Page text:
Fine Gael's #GE2020 campaign a case study in how NOT to use social media 3 years ago

Fine Gael's #GE2020 campaign a case study in how NOT to use social media

Fine Gael's #GE2020 campaign will be treated as a case study in years to come.

Marketing students, political science students, communications students... All of them will have to take this module in How Not to Use Social Media 101.


Lesson one will focus on Fine Gael's strange opening salvo. Three days into the election campaign it came, monstrous, frightening, like a cross between The Purge and an Aphex Twin music video.

Actors (or Fine Gael staffers?) wearing Fianna Fáiler masks, banging on glass panels, looking through the rubbish, running around the place like monsters on the hunt for policies. Now, making Fianna Fáil look bad is easy, so easy it's practically a national pastime. Somehow, this video failed to do it. It just made Fine Gael look hallucinogenic.

The nadir came this weekend, when Leo Varadkar shared a video of his front-benchers all re-affirming their refusal to go into government with Sinn Féin. The idea was pretty simple. Ministers like Simon Harris, Eoghan Murphy, Paschal Donohoe and the rest of them looking into the camera and saying things like "No!", "Never!" and "No way, José!"

Sounds fine, right? Anybody who grew up in an era of television and prints ads probably wouldn't see a problem with this video.


But the denizens of the internet saw a red rag and a blank canvas.

See, Twitter allows users to take any video posted, strip away the existing caption and add their own. So what did we end up with? Video after video of Fine Gael frontbenchers saying 'NO NAY NEVER' beneath captions like "Can I have a hospital bed?" "Can I have affordable housing?" and "Are Fine Gael going to win the election?"


Fine Gael then claimed the other parties who were mocking their video were breaking the Fair Play Pledge.

So let's spell this out. Fine Gael made a video based on the premise that they hate one of their political opponents more than anybody else does, and when their political opponents made fun of the video, Fine Gael said that wasn't very Fair Play Pledge of them.

What else?

One tweet last week promised an extra €10,595 per year for families of four where the parents each earn €50,000. Those figures apply to just 14% if the country... and not the kind of people who reign supreme on Twitter.


Yes, this is the kind of messaging that could play on certain radio programmes, where the audience demographics are made up of professional, relatively high-earning people.

Putting it on Twitter, which is essentially populated by students, freelancers, journalists, people who have a lot of free time during the day and all the high-ranking members of Ireland's unofficial online Politburo, was, and there is no other word for it, stupid.

Individual ministers have proved time and again that they don't know the terrain they're on, looking about as prepared for Twitter as someone going swimming with crocodiles while wearing nothing but a Steve Irwin hat, may he rest in peace.

Eoghan Murphy took more than 24 hours to issue a tweet confirming that he'd taken down posters from directly above where a homeless man suffered life-changing injuries. After that, Murphy promptly forgot that social media existed once more, and pictures emerged of the posters being re-erected in the exact same place.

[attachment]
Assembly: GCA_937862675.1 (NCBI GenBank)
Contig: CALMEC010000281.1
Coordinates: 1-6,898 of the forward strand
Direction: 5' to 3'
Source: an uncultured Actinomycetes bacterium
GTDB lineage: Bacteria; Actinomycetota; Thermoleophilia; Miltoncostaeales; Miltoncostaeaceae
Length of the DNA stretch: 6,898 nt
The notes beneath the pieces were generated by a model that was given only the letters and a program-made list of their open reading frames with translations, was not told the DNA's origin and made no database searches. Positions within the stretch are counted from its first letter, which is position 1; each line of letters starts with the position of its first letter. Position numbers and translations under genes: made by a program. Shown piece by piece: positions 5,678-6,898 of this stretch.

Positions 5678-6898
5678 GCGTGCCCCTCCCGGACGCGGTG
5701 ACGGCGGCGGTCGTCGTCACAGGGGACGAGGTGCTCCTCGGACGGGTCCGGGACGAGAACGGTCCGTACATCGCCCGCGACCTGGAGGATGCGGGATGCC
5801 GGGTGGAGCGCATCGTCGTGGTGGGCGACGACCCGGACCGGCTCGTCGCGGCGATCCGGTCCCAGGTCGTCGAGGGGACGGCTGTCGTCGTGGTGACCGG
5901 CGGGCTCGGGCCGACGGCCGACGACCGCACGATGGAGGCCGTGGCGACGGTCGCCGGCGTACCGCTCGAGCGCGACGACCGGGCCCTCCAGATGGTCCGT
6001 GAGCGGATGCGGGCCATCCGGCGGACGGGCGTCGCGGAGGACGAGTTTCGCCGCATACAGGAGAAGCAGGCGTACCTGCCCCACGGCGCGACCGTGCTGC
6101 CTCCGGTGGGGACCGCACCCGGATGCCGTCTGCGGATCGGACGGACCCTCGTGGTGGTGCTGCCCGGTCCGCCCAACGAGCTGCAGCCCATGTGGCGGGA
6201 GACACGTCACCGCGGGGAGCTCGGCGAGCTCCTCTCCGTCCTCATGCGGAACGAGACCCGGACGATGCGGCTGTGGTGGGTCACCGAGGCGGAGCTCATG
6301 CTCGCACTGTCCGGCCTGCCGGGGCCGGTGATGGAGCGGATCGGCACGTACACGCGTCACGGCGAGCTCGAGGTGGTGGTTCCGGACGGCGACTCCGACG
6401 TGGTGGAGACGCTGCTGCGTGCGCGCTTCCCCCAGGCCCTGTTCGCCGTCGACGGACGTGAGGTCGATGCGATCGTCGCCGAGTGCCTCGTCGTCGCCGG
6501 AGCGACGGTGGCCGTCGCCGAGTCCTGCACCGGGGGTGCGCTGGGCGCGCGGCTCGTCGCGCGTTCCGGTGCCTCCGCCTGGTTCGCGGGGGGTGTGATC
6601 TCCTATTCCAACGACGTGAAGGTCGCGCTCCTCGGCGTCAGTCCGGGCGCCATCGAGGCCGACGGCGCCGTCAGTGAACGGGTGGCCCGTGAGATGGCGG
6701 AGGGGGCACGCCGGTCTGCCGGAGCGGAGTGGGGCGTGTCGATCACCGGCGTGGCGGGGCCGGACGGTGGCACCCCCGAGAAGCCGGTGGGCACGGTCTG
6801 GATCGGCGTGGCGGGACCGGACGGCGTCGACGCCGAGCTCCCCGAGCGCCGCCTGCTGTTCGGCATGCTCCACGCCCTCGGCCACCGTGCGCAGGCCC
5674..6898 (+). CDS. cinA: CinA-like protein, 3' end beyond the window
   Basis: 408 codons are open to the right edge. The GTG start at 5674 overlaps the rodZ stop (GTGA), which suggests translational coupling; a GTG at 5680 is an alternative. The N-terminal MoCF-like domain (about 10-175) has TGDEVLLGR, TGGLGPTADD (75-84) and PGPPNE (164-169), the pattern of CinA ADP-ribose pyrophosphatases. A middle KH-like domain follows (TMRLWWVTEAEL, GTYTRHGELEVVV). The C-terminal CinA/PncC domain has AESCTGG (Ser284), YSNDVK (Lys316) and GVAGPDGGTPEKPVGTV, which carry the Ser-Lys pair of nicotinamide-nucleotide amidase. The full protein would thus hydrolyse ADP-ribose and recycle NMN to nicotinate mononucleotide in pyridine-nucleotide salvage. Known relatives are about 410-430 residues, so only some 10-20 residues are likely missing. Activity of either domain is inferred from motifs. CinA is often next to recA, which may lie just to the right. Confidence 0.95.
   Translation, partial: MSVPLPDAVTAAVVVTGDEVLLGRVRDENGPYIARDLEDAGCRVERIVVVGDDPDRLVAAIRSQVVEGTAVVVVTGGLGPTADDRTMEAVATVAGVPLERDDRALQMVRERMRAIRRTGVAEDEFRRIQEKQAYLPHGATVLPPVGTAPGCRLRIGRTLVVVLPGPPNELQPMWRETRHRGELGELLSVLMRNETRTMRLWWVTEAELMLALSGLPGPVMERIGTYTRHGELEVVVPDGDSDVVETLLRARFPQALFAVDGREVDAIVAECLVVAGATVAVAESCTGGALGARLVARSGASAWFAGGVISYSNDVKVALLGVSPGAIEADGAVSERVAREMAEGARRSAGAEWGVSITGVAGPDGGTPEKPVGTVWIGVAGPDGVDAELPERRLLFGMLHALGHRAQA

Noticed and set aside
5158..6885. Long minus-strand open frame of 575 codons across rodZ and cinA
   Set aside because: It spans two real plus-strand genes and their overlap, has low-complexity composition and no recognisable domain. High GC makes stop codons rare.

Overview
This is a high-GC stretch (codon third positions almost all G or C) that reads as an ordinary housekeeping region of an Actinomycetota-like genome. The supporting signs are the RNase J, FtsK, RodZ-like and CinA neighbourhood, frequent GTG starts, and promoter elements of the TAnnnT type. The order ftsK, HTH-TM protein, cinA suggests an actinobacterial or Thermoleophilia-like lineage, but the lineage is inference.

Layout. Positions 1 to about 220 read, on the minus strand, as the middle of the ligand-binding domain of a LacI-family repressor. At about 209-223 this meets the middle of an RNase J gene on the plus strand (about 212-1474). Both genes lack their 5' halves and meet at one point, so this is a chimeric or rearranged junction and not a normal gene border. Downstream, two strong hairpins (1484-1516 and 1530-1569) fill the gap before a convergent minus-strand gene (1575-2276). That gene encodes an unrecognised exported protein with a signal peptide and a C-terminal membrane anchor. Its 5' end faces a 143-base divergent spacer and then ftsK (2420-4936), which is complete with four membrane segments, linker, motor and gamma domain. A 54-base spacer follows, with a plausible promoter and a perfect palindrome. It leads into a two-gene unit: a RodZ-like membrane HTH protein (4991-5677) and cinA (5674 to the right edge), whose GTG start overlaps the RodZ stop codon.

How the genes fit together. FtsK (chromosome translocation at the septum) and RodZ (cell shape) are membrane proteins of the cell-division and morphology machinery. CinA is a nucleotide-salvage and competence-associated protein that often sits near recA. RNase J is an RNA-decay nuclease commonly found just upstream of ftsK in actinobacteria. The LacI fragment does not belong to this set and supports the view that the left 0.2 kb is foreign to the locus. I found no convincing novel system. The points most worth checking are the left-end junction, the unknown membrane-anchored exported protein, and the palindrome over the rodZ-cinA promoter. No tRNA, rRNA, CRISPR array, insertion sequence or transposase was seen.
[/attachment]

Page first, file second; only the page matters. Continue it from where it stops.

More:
Simon Coveney, on 31 January, simply tweeted: "It's BREXIT Day!" Fair enough, he's been dealing with the British government for years now, it was probably just a burst of relief. Still, it looked like it would have made more sense coming from Nigel Farage, so he would probably have been better advised just to scream into a pillow instead.


Paschal Donohue - what possessed him - posted a video of himself standing on soapbox and shouting into a microphone. Somebody dubbed over it with 'Mad World' by Gary Jules. Anyone unfamiliar with social media might not have seen that coming, but anyone on Twitter will see this as the most predictable outcome imaginable.

"Oh Paschal Donohoe put up a video on soapbox? Well, we're obviously going to put Mad World over it, right? Somebody's already on it? Great."

It has been suggested by some, who evidently wish that Ireland's political culture was a little bit more like House of Cards, that Fine Gael are doing this on purpose. It's a double-bluff. They're intentionally designing their online content to be so bad that it's shared everywhere and absorbed by everyone and in turn those people will vote for Fine Gael. Don't you see, guys? They want you to share it!

It hearkens back to the Tory party strategy during last year's British general election where, for example, they shared a policy announcement in Comic Sans, knowing that Twitter's weird font-stickler liberals would share it as evidence that the Conservatives were stupid. Only problem is that normal people don't care about font choice.

Similarly, they shared a picture of Jeremy Corbyn dressed as a big chicken in a mock-up KFC ad, calling him a coward. Was it a terrible meme? Yes, so all the meme-lords shared it as a good laugh. But in the UK, Corbyn was so unpopular that spreading the image "ironically" still hurt him. The Tories knew it would, so the Tories won.

Unfortunately, this theory of dezinformatsiya really only makes sense if you have any evidence that the supposed perpetrators have some idea what they're doing. In the case of Ireland's ruling party there is not one single, limp straw to clutch.

Fine Gael are now at 19% in the polls, behind both Fianna Fáil and Sinn Féin. If they have been playing 4D chess, it seems appropriate to conclude that they have knocked over several of their pieces, and have probably lost a few of the smaller pieces up their nose.

There is a much simpler explanation staring us in the face: Fine Gael have screwed up this campaign on such a historical level that it will be added to the curriculum.